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A small LED lamp, designed to slide in the back of a book or magazine. Powered by a battery salvaged from an empty Polaroid film cartridge.

Step 1: Parts List

I got the idea after being given a few batteries, removed from a cartridge of Polaroid film after all the photos were used. Its a 6V battery, and, considering its short life in the camera, should provide power for a while. I came up with the idea after tinkering for a while, trying to think of a way to use the thin packaging of the battery. Sliding the paperclips on to the battery seemed like a good way to make contact, and I just kind of went from there...

I made a few versions; one that could be taken apart, using Molex connectors, and another one, that can be folded up. Both versions are described here

Here's what you need:
- Battery, removed from empty cartridge of Polaroid film
- High efficiency white LED (5 mm diameteter)
- 220 ohm resistor
- 4 (large) paperclips
- 2 small pieces of stripboard (3 holes x 14 holes)
- LED lamp holder
- Strip of ribbon wire (harvested from old radio etc.) or 2 connector wires
- Assorted Lego parts: axle, pins, connectors. See photo.
- 2 Molex connectors (male and female ends), if making this kind.

First, I quickly set up the LED and resistor in some breadboard, to determine which contact was which. With the contacts facing up and at the top, the positive is on the right.

Step 2: Make the Base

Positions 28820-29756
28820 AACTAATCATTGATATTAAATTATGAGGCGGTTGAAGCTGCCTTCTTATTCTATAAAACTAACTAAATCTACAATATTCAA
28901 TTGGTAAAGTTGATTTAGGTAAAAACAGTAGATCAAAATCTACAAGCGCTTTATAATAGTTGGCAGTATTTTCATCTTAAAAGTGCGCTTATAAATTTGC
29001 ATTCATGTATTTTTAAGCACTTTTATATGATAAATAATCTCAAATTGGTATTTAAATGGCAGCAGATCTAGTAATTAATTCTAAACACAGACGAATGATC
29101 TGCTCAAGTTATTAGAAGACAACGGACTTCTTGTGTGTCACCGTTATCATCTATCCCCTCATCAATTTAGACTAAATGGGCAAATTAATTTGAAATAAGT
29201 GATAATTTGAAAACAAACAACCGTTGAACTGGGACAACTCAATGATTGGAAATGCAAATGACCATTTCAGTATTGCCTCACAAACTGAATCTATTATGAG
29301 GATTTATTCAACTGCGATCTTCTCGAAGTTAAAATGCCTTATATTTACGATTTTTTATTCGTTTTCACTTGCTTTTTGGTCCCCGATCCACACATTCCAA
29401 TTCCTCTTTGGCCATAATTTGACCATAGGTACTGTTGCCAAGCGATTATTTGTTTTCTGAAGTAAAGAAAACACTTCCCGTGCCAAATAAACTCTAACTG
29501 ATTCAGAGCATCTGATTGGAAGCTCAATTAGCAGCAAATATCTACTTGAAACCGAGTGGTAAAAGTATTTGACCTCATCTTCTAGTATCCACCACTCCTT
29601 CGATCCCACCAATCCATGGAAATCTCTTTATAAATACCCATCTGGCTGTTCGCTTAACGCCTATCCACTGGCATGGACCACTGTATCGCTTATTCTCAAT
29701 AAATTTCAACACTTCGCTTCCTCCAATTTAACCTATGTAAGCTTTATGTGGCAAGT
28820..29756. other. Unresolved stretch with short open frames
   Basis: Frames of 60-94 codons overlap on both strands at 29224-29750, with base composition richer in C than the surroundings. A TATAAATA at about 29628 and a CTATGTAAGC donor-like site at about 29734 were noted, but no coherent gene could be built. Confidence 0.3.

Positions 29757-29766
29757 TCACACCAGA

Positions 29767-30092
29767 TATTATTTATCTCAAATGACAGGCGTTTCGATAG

Cut the outer part off of 2 of the paperclips, and bend them at the curve to form a right angle. Solder these to the outer edge of the other 2 paperclips. Put them in a clamp and heat the paperclips with a lighter, and apply solder to the seam.

Use a paperclip to slightly enlarge the holes in a pieces of stripboard, in the middle row, 3 holes in from each edge.

Slide the stripboard over the upright parts of the paperclip contacts. Slide this onto the polaroid battery to check the alignment, then carefully remove it to a piece of regular cardboard for soldering. Solder the stripboard to the paperclips.

If using the Molex connectors (if not, proceed to next step):

Trim the end of the paperclips so that about 1/4" or so remains. Place the female ends of the connectors on the paperclip ends and solder in place.

Step 3: Make Lamp Top

Insert the LED into the holder, and replace the stopper. Slide the LED leads into holes in the stripboard, making sure the negative lead is on the left. Add the resistor to the left of the LED, with one end in the same track as the negative LED lead. Solder both components in place. Trim excess of the leads.

If using Molex connectors:

Solder scrap pieces of paperclip (or connector wire) into male ends of connectors. Place these into the female ends on the base; slide the other piece of stripboard onto the male connectors, then solder into place. Add the resistor and LED as desribed above, making sure the resistor and LED are in the same tracks as the posiitve and negative connectors. Solder components in place.

If you're making this version, you're done!

Step 4: Make Support